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Rob Henderson

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About Rob Henderson

  • Birthday 01/07/1972

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    UK
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    Anything that's out the box and on the workbench

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  1. Pretty close, but I've got a feeling it needs to move a smidge back to the engine bulkhead. The small section of curved frame that goes over the front of the Merlin at the end of that bar should meet (if I remember correctly). Best practice here is test fit the top cowling before you fix anything in place, as there should be tabs on its inner surface that should fit into slots found on that long bar. Hope that helps?
  2. It's worked for me before, and I'm using the same process on the three I'm building at the moment. Just take care in making sure the fit of parts will allow smooth and easy fitting of the shaft into part 5a, the last thing you want to end up doing is exerting too much pressure into the engine and causing damage later on because it was a smidge too snug.....or conversely whittling the shaft down to the point where it's too loose. The option suggested by Plasticbasher above is also a very viable route to follow by making a new pin for fixing the issue with part 10. Personally I find leaving the prop off till last makes for an easier time when it comes to painting the camo too. As an aside, the MVb version of this kit had the build sheet amended and showed the prop being put in place in the second to last build stage #33.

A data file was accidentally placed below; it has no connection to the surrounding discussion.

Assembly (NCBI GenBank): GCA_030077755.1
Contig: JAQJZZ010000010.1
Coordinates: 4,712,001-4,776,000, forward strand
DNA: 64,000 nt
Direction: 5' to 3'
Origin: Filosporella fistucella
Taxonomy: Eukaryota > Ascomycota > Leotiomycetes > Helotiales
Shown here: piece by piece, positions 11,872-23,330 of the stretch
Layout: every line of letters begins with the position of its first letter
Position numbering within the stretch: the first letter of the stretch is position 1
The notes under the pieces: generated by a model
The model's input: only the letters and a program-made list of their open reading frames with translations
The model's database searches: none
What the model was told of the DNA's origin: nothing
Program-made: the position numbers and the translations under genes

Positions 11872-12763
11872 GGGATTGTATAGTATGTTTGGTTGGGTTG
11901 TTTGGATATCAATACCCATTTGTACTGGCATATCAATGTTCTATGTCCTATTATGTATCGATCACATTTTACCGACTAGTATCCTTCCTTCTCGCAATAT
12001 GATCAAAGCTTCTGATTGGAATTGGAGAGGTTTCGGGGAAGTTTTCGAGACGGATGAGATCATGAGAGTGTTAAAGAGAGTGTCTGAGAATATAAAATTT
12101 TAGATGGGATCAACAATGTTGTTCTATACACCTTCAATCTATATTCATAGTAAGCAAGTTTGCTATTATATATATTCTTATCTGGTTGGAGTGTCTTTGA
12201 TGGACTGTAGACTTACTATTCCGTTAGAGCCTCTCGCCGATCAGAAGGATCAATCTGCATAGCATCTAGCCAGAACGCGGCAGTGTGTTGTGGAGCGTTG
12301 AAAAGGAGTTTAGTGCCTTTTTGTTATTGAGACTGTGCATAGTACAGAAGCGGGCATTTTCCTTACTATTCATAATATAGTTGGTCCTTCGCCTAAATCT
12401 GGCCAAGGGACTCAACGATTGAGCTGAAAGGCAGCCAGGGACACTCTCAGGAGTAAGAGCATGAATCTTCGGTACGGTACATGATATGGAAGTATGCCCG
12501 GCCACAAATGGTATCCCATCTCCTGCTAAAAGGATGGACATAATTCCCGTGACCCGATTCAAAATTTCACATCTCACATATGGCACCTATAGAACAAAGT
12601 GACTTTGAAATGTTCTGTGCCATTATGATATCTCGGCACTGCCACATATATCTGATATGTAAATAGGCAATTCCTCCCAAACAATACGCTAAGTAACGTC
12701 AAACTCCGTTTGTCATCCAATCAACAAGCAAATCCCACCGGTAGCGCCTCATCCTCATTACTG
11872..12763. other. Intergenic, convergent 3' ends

3. Part 9 has two pipe ends that need to fit into the pipes along the top of part 11. It's those stubby connectors that need the glue, not the rest of the 'ring' shaped tank. The end of the prop shaft has a ridge of flash still on it - you need to take this off, and carefully examine the rest of the parts for split lines and rough edges as you put it together. The inner pin (part 10) to my mind is superfluous. You can easily fix the prop shaft in place by gluing it to the inside of the gearbox cuff part 5a. I have left part 10 out. It's easier to leave the prop separate until final touches - you can literally glue it into the gearbox as the last thing, and I say this from experience of building this kit five times in total now. It will make fining the engine bay cowling, supporting framework and Merlin engine far easier, and give you chance to smooth up the nose end plate created by joining the fuselage halves together, thus allowing for smooth rotation of the prop.
  4. Thank you! I'm still trying to keep to a small session at the bench each day - sometimes it's just enough to get a single part cleaned or filled or sanded to keep things ticking over. The fabrication of the spars is time consuming though, as it's literally a scalpel and small metal ruler job plus a certain amount of elbow grease. Once they're done though I'll be able to make huge strides forward with the wing assembly. Cheers! Rob
  5. Thanks Chris! It's odd in a way but I do agree with you - the slight outlining of the surface detail on a 'vintage white' has got a bizarre charm and fascination about it. I'm looking forward to seeing it all together but with the cockpit and Merlin all in place and painted up just to see the contrast between the finished interior and the bare exterior. Should make for a few interesting photos Cheers! Rob
  6. NeilG, this is what you're missing (from my old MkIa that I built 33 years ago): LO-B from 602Sqn RAF is indeed a white/black split on the undersides, with the name 'Bogus' on the port side of the fuselage below the cockpit. It has standard daytime fighter earth/green camo upper surfaces. Hope that helps! I'm currently in the middle of a project with three of these kits - two new builds (one MkIa and one MkVb) and my old build is being dismantled, stripped of paint and getting a full refurb and rebuild.